Jeremy Hunt was speaking to the BBC ahead of a speech by the the prime minister later today in which he will reiterate plans for a seven-day GP service, and promise a ‘new deal for general practice’.
Questioned on the Today programme as to how the government will meet its pre-election pledge to recruit 5,000 GPs, Mr Hunt said: ‘We need to look at the terms and conditions of general practice. We need to look at why GPs have so much burnout. We need to look at the contract - I’ve already got rid of about 40% of the targets in the GP contract which made GP work feel like piecework.’
David Cameron will visit a practice already providing evening and weekend appointments to set out his vision for a seven-day NHS.
The BMA said it remained unclear how the government intends to translate its plans into reality. Chairman Dr Mark Porter said: ‘The real question for the government is how they plan to deliver additional care when the NHS is facing a funding gap of £30bn and there is a chronic shortage of GPs.’
RCGP chairwoman Dr Maureen Baker said of plans for a seven-day service: ‘We have a severe shortage of GPs and it is difficult to see how this will work without major investment in general practice and a major boost to the GP workforce.’
The Conservatives pledged before the election to increase NHS funding in England by at least the £8bn a year the service has said it needs to continue to current levels and plug a £30 funding black hole. The Tories also promised every patient in England will have 8am to 8pm, seven-day GP access, and to recruit 5,000 extra GPs.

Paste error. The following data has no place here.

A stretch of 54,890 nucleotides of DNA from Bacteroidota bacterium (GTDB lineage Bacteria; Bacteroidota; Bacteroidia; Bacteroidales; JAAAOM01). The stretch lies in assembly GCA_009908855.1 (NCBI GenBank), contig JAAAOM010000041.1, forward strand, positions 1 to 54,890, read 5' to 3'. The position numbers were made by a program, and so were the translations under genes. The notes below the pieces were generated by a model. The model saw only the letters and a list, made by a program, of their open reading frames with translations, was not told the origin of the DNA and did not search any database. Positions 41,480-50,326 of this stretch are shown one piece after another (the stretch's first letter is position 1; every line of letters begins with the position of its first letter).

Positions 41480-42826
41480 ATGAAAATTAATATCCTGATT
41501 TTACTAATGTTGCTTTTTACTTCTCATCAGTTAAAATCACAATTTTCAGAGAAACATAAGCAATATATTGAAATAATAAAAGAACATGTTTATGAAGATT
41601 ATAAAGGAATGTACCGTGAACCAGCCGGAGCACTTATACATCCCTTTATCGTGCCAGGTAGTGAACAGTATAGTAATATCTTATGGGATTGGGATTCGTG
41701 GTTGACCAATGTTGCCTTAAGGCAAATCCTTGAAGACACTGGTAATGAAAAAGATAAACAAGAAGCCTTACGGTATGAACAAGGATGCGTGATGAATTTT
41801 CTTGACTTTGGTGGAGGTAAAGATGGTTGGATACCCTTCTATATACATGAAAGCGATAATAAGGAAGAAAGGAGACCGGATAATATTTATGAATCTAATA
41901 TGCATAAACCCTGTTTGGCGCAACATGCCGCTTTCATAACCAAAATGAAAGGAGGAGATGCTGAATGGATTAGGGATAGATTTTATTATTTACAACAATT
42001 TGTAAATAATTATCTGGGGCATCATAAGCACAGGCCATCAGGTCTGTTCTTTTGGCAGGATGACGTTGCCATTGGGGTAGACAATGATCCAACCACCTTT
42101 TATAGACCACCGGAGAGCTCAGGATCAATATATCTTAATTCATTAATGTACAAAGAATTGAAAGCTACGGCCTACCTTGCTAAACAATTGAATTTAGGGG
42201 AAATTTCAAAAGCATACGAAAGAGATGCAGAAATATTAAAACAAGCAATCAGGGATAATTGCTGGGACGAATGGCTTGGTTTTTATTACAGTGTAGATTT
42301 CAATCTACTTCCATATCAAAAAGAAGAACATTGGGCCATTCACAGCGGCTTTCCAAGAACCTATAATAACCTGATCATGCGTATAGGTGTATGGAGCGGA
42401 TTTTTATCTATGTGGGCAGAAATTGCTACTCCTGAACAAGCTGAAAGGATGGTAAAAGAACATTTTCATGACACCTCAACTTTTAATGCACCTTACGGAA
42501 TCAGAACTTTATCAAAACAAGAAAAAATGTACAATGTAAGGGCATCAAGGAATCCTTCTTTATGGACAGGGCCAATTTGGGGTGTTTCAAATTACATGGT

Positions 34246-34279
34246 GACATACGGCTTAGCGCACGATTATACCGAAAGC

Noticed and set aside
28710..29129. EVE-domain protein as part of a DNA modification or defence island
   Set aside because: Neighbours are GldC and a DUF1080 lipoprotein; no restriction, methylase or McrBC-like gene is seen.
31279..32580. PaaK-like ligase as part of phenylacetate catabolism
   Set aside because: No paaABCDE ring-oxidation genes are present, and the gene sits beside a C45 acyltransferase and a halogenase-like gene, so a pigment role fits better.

Mr Cameron will say later the government is committed to free healthcare for everyone ‘wherever you are and whenever you need it’.
‘That means getting the best care and making that care available for everyone – free – wherever they are and whenever they need it,' he will say. ‘So I believe that together – by sticking to the plan – we can become the first country in the world to deliver a truly seven-day NHS.’
Mr Hunt admitted there was a ‘real challenge’ for the the service, but he added: ‘One of the biggest things we have to change is the way general practice works.’
Increasing GP numbers was ‘the most important thing that we need to make happen over this parliament’ said Mr Hunt, but the coalition government had already increased GP numbers by 5%.
The prime minister’s Challenge Fund for GP access has already expanded access for and should cover 18m patients by the end of the year. GPs leaders, however, have said local schemes have merely shifted workforce and capacity away from existing out-of-hours and urgent care services.